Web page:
Six countries have banned imports of Brazilian beef, including No. 6 importer Chile, since a case of atypical mad cow disease was confirmed last month, Brazil’s foreign trade secretary Tatiana Prazeres said on Wednesday.
Brazil, the world’s No. 1 beef exporter, is considering retaliation at the World Trade Organization (WTO) if the countries do not lift the bans, Prazeres told reporters in Brasilia, insisting that Brazilian beef is safe to eat.
“There is no basis for these decisions on health parameters and the government is analyzing what measures will be taken,” she said. “Taking action at the WTO is on our radar.”
Reese Ewing – Reuters, 06/21/2011
Brazil has for centuries been known as a leading producer and exporter of the world’s breakfast foods — orange juice, coffee, sugar and cocoa.
But over the past two and a half decades since the opening of the economy to foreign investment, Latin America’s largest economy has also become a leading producers of important grains and meats, through investments in technology and land.
Following is a list of most of Brazil’s main agricultural products and exports:
Paulo Prada – WSJ, 06/13/2011
Brazilian policy-makers have fueled their country’s economic boom through a state-owned bank that keeps business flush with credit.
Now the engine that has helped the nation become a global player in beef, oil and mining is colliding with another policy imperative: battling inflation.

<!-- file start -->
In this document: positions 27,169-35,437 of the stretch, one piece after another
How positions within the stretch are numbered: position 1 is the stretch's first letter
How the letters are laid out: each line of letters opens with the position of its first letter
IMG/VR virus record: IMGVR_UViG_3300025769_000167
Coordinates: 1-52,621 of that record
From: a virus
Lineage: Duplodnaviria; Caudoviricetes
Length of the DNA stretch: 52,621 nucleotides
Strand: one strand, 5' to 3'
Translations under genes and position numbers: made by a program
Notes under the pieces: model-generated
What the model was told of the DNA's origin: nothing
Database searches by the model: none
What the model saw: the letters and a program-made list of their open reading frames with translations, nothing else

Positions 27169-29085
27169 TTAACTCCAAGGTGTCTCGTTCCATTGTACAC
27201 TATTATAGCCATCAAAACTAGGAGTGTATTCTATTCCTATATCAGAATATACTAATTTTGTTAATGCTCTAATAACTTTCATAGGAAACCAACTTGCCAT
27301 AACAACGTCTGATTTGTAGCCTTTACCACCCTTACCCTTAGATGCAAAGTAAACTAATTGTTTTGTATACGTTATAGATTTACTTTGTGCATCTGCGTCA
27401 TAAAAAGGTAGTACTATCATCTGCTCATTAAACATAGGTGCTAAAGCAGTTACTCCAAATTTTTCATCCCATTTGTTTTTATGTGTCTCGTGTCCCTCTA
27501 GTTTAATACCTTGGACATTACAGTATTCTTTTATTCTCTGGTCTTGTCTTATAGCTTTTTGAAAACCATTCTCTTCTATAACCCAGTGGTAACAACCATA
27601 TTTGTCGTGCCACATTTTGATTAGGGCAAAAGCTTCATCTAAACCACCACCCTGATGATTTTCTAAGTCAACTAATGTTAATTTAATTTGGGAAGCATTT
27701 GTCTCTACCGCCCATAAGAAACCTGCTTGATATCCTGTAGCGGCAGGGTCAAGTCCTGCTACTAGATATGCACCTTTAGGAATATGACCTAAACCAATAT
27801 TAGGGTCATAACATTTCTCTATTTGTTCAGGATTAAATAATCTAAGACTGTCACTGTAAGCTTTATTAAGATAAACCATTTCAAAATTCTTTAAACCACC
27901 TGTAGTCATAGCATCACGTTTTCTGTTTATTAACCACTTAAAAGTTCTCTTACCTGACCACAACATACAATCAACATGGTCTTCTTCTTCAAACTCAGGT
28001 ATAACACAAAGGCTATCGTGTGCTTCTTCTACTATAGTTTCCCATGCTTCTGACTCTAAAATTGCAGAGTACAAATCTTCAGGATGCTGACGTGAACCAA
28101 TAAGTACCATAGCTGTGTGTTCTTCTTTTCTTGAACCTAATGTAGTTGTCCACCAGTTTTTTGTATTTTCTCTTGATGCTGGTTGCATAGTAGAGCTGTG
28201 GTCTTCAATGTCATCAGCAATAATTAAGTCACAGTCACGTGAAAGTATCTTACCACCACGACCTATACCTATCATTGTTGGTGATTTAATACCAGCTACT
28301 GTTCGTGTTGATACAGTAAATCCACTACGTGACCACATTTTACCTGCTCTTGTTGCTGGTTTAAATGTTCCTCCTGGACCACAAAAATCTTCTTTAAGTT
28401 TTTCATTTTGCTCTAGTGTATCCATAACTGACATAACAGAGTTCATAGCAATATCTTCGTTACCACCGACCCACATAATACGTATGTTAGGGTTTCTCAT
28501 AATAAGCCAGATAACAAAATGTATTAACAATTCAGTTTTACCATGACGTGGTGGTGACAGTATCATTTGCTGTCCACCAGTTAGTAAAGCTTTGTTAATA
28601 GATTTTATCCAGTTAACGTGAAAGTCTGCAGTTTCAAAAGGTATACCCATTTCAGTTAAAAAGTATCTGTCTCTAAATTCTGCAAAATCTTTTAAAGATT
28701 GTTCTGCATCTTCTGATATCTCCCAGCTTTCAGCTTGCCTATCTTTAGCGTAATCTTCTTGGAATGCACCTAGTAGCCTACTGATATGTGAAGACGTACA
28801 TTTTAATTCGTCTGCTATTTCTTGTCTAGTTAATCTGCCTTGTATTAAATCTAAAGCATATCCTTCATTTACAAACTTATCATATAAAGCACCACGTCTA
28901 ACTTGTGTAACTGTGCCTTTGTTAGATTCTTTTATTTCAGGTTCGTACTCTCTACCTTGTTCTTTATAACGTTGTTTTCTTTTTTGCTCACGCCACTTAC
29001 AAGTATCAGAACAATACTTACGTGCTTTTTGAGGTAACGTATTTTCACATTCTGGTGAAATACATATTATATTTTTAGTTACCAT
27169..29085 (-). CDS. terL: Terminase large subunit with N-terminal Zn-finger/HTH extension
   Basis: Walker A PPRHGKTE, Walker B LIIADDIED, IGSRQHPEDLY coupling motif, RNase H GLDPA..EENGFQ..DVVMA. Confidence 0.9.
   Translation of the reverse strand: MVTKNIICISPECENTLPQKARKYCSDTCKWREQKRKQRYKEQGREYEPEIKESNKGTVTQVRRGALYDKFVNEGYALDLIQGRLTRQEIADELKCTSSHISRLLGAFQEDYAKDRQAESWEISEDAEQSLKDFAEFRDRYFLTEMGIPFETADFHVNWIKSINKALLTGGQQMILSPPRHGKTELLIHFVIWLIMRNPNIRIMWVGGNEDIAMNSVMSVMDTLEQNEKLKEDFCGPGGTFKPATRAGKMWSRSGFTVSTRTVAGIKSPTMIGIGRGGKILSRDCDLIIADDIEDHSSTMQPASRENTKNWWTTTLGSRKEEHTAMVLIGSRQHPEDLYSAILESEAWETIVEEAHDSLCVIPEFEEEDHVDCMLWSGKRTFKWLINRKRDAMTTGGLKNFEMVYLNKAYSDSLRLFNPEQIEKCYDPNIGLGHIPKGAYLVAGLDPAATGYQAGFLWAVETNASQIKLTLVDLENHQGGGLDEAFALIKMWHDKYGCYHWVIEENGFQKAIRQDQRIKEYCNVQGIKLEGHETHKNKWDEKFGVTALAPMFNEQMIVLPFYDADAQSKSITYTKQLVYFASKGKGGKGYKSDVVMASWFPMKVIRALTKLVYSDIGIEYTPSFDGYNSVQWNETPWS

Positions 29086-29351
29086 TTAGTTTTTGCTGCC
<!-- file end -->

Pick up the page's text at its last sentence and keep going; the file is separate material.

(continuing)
The Brazilian National Development Bank, in its latest spur to the economy, last week announced it would lend $1.6 billion at below-market interest rates to help a large company to build a pulp and paper mill.
Joshua Goodman – Bloomberg, 08/13/2010
Brazil’s state-controlled Caixa Economica Federal will finance up to 1 billion euros ($1.3 billion) in beef shipments to Iran after private banks refused to extend credit to exporters, fearing retaliation from the U.S. and European Union, Valor Economico said.
The financing will be backed by Brazil’s Treasury, which will be responsible for collecting payment from the Iranian government, the Sao Paulo-based newspaper said.
Sanctions imposed by the United Nations in June over Iran’s nuclear program, and followed up with tighter restrictions by the U.S. and EU, has led Brazilian banks to reject credit guarantees issued by Iranian banks, the newspaper said.
President Luiz Inacio Lula da Silva, in a visit to Tehran in May, signed an agreement to finance food exports to Iran, as well as boost investment and expand air connections between the two countries. Annual trade with Iran has more than doubled to $1.2 billion since Lula took office in 2003.
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